HardICE‎ > ‎Reference‎ > ‎Intel‎ > ‎Probe mode‎ > ‎



How Probe Mode works for the P6 is simple. To halt the processor, the engineer asserts the PREQ# pin on the CPU. The CPU then replies by asserting PRDY#. The engineer submits x86 instructions one at a time to the Probe Instruction Register using the WRSUBPIR TAP command. Using these instructions, he can write registers, memory and access I/O devices.

For instance to write registers, he can put the following x86 opcodes into the Probe Instruction Register:

mov register, value_to_write

Or to write memory:

mov edx, memory_address
mov eax, value_to_write
mov [edx], eax

Or to write I/O:

mov dx, io_address
mov ax, value_to_write
out dx, ax

To read registers and memory, he has to shift the data he needs to read to the EAX register. Subsequently he issues a RDMSR to the PDR MSR. He then executes the READPDR TAP command to read the PDR out of the JTAG shift register.

For example, to read memory,

mov edx, memory_address
mov eax, [edx]
mov ecx, 71h
Execute READPDR TAP command

Or to read registers,

mov eax, register_to_read
mov ecx, 71h
Execute READPDR TAP command


For the Pentium M, an ODLAT (on-die logic analyzer trigger) feature has been added. This features 3 triggers that stop the processor when certain values are placed onto the processor bus. These triggers allow dont-care values to be set. Also, it is possible to make trigger C active only after trigger B has been hit, which is only active after trigger A has been hit. When these triggers are hit, the processor will toggle BPM0, BPM1 and BPM2 pins, depending on which trigger is hit. American Arium terms this as a 3-level bus analyer breakpoint feature.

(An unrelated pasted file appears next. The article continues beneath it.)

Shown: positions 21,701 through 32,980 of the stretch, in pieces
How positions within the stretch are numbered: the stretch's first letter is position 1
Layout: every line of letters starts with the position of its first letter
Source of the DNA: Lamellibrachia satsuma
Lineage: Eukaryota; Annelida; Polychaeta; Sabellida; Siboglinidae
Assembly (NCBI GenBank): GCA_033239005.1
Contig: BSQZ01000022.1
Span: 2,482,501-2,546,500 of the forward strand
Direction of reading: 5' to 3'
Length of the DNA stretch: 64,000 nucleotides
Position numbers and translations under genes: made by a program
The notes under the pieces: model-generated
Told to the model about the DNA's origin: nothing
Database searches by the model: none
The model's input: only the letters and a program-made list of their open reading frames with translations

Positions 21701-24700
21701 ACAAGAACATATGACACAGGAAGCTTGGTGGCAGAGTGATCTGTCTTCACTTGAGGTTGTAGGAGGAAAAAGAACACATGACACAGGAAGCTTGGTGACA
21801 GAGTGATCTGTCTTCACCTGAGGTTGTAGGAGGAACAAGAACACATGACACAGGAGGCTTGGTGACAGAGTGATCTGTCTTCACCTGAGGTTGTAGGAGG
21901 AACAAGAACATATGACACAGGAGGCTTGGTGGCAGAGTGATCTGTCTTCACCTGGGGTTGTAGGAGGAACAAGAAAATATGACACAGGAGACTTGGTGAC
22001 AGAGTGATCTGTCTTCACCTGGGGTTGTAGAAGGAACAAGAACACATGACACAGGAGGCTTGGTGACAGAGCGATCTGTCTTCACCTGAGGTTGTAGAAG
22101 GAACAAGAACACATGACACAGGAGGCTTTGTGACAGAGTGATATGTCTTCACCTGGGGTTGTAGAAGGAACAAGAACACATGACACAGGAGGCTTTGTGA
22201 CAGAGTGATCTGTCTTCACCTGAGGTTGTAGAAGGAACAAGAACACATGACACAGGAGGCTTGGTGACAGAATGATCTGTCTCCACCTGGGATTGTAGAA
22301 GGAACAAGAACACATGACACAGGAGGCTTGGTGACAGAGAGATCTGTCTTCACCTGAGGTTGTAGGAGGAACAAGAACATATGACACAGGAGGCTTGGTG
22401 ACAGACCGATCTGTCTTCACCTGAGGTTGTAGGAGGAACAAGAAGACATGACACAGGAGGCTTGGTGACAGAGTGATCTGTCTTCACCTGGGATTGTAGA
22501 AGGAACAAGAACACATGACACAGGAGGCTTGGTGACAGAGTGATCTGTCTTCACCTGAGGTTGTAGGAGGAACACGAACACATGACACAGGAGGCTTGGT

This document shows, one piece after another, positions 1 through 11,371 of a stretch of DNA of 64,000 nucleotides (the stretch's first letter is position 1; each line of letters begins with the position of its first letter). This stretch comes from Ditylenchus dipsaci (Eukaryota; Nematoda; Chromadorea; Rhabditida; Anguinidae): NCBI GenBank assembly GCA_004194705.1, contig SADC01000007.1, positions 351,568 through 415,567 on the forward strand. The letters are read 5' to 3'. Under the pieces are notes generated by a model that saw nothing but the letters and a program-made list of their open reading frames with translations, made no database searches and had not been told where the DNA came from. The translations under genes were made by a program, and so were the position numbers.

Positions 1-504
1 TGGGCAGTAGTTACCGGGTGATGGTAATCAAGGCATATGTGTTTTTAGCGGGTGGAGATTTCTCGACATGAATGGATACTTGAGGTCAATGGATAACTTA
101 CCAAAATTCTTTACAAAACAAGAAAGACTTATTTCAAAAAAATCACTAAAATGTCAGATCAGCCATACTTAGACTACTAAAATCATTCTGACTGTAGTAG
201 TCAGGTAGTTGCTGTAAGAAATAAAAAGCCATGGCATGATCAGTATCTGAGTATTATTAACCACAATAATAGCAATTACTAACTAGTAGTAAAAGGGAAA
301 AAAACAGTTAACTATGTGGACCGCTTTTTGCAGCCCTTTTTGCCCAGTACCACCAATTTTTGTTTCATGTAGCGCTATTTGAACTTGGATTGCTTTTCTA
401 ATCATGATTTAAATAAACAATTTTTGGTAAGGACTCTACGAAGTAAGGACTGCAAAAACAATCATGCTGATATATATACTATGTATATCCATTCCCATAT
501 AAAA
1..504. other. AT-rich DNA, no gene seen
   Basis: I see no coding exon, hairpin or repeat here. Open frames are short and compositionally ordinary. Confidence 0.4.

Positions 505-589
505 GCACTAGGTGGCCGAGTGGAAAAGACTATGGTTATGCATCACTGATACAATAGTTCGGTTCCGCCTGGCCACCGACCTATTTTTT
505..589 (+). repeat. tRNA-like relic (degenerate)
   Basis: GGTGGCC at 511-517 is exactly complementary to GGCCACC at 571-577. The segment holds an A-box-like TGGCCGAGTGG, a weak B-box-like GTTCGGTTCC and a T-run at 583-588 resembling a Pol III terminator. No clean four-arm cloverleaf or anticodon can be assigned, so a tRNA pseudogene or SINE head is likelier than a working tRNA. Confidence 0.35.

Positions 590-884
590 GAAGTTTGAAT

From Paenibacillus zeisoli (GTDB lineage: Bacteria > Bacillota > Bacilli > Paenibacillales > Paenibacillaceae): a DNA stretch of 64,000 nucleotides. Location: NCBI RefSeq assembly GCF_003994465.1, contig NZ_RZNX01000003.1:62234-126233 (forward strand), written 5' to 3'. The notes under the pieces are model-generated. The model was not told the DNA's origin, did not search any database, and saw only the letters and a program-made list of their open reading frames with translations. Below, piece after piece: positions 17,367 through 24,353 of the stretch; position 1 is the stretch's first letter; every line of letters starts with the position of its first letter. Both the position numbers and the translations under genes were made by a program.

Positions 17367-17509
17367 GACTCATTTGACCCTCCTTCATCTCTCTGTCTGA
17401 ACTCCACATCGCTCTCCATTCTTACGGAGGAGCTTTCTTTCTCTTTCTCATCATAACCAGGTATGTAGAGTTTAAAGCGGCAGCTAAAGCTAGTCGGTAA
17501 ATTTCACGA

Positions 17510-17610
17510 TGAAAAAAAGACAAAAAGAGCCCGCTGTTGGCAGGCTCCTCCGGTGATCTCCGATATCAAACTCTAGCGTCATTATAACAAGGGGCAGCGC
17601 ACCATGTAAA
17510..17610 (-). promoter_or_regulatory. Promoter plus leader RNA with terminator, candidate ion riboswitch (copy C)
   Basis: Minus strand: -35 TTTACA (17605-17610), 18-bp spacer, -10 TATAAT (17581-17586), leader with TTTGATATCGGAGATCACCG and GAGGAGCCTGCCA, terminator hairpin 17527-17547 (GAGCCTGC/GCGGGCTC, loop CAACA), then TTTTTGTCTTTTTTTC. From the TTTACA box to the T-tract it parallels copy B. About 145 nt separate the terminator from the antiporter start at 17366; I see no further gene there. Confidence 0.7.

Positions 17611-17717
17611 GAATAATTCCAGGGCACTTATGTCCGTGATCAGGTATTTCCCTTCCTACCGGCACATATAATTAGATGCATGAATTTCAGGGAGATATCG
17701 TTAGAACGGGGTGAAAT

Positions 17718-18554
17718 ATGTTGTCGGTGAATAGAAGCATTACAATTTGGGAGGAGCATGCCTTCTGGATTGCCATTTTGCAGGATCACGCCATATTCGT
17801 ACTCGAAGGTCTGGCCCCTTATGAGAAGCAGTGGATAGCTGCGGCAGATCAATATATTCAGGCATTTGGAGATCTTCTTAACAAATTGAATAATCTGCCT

Since the Pentium 4 processor, an Extended Execution Trace feature has been added. This makes the processor emit a packet over the BPM0-7 pins when special instructions are executed. These instructions are WRMSR, RDMSR, Interrupts, I/O transactions, MWAIT transitions etc. To enable Extended Execution Trace, special microcode patches must be applied through the BIOS microcode update feature. Similarly, special microcode patches can be applied so that BTM messages emitted by the processor can be configured to include timestamps.

For the Pentium 4 only, there exists a second type of Extended Execution Trace, called microcode Extended Execution Trace. It is suspected that this allows the CPU to emit special packets on the BPM pins when certain microcode instructions are executed.

Control bus

On most processors, it is also possible to access the Control Register Bus present on the CPU. This allows one to read/write internal registers that are not programmable-visible via TAP commands CRBGO and CRBNOGO. The Control Register Bus in turn allows access to internal arrays and functions on the processor, such as accessing the LLC and the microcode/VFuse PROM.


It is possible also to read/write fuses on the CPU. There are two types of fuses. One type of fuse is called the VFuse, whereas the other is called the UFuse. VFuses are basically bits that exist on PROM that sits on the CPU package but is not within the CPU silicon die. This PROM also contains the microcode that the CPU loads during cold boot. This PROM, and thus VFuses, can be read or written by manipulating the internal registers on the Control Register Bus. The properties of UFuses are currently unknown, but UFuses are speculated to be fuses on the silicon die itself.


There are 2 TAP registers that allows the engineer to breakpoint on a 48-bit microcode address. These registers can be accessed by the TAP commands BRKPTCTLA and BRKPTCTLB.

The author admits that this article is not comprehensive. If you have anything to add or contribute, please post your contributions in the comments below.